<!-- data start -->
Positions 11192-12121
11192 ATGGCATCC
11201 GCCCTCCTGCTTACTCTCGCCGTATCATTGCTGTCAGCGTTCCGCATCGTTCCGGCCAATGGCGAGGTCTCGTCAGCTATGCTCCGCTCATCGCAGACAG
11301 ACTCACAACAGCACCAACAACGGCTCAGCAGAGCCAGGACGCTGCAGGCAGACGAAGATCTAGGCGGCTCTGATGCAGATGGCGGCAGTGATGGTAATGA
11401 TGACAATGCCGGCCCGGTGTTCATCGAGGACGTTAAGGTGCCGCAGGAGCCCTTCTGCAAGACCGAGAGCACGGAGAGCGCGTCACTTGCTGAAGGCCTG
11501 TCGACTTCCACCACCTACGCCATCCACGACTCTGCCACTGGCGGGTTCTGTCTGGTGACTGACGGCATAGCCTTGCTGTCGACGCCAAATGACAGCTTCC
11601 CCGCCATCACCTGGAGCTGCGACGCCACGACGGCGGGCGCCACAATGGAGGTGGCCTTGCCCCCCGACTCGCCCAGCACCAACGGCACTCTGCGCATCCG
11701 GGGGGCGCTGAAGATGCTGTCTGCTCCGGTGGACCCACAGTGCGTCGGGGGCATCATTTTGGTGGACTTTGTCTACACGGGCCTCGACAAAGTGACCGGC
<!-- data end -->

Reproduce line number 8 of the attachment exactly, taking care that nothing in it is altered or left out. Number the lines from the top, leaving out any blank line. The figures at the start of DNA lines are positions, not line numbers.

11701 GGGGGCGCTGAAGATGCTGTCTGCTCCGGTGGACCCACAGTGCGTCGGGGGCATCATTTTGGTGGACTTTGTCTACACGGGCCTCGACAAAGTGACCGGC